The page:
Posted in Scanlicott House 2.0

The therapeutic benefits of sanding (aka Lou has gone crazy)

There is something utterly personal between a wall, an orbital sander and 100 years of paint.

We are now up to day (who knows) and I have realised the renovation has sent me crazy as I embark on a deep and meaningful blog post about sanding walls….yes you read correctly.

Up front I will say that I do not like the thought or logistics of sanding. The biggest reasons being the uncontrollable mess it makes. Plus regardless of the protection clothing you wear (gloves, goggles, long pants, shirts, and masks etc) sanding dust seems to go everywhere and when I say everywhere I literally mean EVERYWHERE. Ever blown your nose after sanding? If you have you will completely understand the everywhere comment. PLUS PLUS your body hurts quite a bit and it feels like the bones in your hands are uncontrollably shaking/vibrating for at least half an hour after you stop. The moral of this is the thought of sanding is not appealing; I am yet to jump out of bed in the morning and excitedly exclaim IT’S SANDING DAY TODAY.

The lounge room in all it’s sanded glory 

We are finished sanding! I repeat we have finished sanding! (probably my famous last words)!!!

During my most recent (and last) sanding I reflected as to what I really love about renovating an old house. In my mind I am not just sanding walls and applying a fresh coat of paint to brighten and modernise the house. I would be lying if I said this wasn’t a big part of it but it isn’t the really reason I am loving the journey we are taking in DIY renovating this house. It turns out in sanding back the paint on the walls I get deep satisfaction and joy of uncovering the stories the wall tells and providing the house with much loved TLC that it so deserves.

Whilst sanding I think about the number of different hands that painted each layer of paint, the reasons why and the colour choices. It is as if sanding back the paint on the wall is pulling back the curtain of history and getting a glimpse of the past. With each rotation of the orbital sander we uncover a different decade, a different style which inevitably tells a story. Whilst stripping back the years to expose the original timber in all its aged beautiful glory I imagine the person who would have originally built the house. What were there intentions in building this exact house? Was it for family? Work? What about the land? Why did they decide to buy here? Why did they decide to build the Workers style cottage? Who was involved with the build? Why was the pink paint colour chosen? Who choose it? Was it simply for cost? Was it the style?

Afternoon’s spent sanding and reflecting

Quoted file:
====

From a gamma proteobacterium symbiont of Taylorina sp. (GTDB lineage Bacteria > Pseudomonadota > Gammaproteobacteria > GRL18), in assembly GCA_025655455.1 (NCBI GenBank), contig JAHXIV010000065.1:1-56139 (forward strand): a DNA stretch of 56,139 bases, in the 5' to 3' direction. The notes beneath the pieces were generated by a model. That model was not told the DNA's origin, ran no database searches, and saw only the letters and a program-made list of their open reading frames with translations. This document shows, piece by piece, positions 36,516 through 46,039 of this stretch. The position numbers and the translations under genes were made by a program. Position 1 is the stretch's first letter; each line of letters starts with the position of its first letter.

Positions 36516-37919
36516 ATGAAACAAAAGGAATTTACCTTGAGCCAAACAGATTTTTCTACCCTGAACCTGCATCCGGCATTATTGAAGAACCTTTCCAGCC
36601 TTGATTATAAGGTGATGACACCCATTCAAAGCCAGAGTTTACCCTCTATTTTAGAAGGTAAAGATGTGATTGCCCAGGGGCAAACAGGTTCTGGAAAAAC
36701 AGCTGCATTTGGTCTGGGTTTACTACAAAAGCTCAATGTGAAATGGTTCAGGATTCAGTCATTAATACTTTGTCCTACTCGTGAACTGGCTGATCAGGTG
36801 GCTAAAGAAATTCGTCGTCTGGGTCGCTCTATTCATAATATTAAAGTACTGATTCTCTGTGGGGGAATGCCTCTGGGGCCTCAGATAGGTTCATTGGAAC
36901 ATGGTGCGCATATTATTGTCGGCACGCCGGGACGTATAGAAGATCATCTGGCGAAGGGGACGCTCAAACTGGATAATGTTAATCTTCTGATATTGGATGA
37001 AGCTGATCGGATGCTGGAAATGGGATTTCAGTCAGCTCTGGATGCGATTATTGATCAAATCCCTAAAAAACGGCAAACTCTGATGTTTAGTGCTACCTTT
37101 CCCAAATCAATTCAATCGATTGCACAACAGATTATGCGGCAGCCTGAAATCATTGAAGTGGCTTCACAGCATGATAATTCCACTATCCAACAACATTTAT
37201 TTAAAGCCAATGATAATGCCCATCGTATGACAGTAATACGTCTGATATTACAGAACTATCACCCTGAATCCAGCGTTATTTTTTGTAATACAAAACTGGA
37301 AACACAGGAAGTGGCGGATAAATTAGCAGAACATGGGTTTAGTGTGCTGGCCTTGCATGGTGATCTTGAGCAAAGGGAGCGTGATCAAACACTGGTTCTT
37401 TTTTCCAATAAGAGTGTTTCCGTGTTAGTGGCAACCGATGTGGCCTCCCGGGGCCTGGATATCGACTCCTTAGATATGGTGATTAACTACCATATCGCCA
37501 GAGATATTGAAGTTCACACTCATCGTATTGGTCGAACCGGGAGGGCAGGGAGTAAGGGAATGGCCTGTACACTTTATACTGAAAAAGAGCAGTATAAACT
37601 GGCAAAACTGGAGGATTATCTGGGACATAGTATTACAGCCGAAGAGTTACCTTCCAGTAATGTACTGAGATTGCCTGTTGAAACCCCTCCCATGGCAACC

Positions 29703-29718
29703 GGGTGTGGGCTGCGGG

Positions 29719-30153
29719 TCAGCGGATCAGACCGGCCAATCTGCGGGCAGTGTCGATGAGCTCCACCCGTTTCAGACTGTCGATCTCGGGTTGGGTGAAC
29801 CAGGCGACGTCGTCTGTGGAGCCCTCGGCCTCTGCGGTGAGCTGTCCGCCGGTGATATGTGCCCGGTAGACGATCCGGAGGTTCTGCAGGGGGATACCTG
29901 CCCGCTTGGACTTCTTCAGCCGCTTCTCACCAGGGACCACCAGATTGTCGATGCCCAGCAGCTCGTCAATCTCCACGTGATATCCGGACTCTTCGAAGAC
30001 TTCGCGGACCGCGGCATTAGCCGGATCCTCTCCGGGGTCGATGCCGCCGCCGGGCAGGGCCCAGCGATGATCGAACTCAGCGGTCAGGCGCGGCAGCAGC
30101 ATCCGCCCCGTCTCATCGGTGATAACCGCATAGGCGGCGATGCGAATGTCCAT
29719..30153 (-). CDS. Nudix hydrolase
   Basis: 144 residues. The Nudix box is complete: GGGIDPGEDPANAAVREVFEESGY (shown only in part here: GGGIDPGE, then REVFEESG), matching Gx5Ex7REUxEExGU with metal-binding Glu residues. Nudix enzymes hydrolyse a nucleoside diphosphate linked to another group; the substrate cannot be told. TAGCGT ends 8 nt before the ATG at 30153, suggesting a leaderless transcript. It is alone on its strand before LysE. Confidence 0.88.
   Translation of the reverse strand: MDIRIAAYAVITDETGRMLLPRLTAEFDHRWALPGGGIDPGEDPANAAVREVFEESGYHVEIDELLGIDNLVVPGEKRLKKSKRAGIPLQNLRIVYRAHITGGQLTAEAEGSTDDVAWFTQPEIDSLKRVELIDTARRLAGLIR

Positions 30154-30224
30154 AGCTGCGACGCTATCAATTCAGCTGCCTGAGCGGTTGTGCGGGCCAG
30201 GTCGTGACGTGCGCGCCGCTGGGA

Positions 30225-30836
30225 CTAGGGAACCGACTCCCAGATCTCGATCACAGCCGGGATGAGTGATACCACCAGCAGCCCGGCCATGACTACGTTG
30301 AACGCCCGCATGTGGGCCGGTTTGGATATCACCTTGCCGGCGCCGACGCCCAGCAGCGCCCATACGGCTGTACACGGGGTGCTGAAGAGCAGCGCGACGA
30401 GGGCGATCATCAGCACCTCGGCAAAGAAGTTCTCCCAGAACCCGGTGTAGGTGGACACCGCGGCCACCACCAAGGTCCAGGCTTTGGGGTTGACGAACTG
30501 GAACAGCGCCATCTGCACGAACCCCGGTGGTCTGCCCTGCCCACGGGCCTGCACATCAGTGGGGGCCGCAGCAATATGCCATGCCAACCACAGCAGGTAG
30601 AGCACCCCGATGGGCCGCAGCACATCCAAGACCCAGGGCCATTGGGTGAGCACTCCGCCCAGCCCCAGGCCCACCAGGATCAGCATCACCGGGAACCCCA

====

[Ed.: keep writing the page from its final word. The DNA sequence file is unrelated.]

As you can see there are numerous tails that could be told. We are very lucky as this is a family house numerous questions can always be answered but in sanding back these walls it is as if we are starting our own personal journey with this house.

Of course after sanding comes painting. With each and every paint stroke we are creating our own story within this houses story, giving these walls the new lease on life that it so deserves. With every paint stroke we are making our own piece of history as we are literally painting our lives and entwining our story with the stories of the past, present and future.

We have sanded back years of old paint, dirt and dust on these walls and provided it with the chance to start again. Not only for added cosmetic appeal, but if these walls could talk the stories it would tell and the love that they shared. After all, this house has been a pivotal home for anyone who has walked through its doors. The home has provided a lot over the years, to be able to give back to it by sanding back the years with our own hands giving our home a new lease on life is a wonderful feeling. Apparently this is something that is quiet common when renovating a Queenslander, that utter delight in begins apart of restoring Queensland’s history and moving it forward into the future.

If only these walls could talk, the stories they would tell. All the different colours of pant through the years

This isn’t the first time the renovations have sent me a little crazy, I felt the same way about our last house. Prior to us purchasing it, our last house was a rental property for 10 years, prior to this it was the family home of an elderly couple who had to sell due to illness. Being a rental property it was trashed. It looked very tired, exhausted and utterly sad. I again felt immense joy of renovating it and providing it again with some much needed TLC by stripping back the walls, painting and creating our own lovely home. This is a stage that I can’t wait to reach with our home, nearly finishing sanding feels like a major milestone achieved and one step closer to move in day.

In summary I love the connection with the house our DIY renovation provides me, the sense of accomplishment. It’s almost like a deep cleanse with a new lease on life, a therapeutic clean that leaves you feeling absolutely exhausted but no cutting corners, no cheap and nasty surprises just a complete fresh start.

Stripping back the years on the original balustrade  

When we are finished the paint colour might just be a pale grey but to me when I eventually look at those painted walls it will be as if I am looking at the most exquisite painting….I did forewarn you that the renovations had finally made me go crazy.

I’m sure there are people reading this who now truly understand how crazy I am but maybe there are a few people reading this who have experienced the wonders of renovating…. I mean every now and then I wish I could undergo a complete sand and a fresh coat of paint (oh wait that happens every 6 weeks at the hair dressers).

Until next time



3 thoughts on “The therapeutic benefits of sanding (aka Lou has gone crazy)

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